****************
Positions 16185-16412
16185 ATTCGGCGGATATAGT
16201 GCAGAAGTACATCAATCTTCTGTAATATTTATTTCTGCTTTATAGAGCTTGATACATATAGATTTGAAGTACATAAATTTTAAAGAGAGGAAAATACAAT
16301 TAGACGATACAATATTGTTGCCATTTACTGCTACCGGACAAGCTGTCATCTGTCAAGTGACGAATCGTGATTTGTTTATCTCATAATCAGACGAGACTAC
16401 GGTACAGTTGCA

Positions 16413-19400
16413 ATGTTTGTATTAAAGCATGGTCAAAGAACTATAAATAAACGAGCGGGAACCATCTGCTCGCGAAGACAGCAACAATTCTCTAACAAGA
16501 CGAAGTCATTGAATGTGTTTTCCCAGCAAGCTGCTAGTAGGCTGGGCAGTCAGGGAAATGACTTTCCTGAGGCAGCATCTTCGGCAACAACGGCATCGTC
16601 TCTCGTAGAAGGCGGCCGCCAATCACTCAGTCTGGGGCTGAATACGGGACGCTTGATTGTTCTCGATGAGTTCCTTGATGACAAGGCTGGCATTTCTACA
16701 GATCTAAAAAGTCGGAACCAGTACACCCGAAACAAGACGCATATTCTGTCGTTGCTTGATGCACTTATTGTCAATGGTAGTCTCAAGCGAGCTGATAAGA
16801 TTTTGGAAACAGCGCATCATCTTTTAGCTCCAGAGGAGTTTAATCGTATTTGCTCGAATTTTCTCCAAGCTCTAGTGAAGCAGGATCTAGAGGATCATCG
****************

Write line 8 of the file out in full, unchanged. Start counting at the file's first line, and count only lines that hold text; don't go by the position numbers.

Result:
16501 CGAAGTCATTGAATGTGTTTTCCCAGCAAGCTGCTAGTAGGCTGGGCAGTCAGGGAAATGACTTTCCTGAGGCAGCATCTTCGGCAACAACGGCATCGTC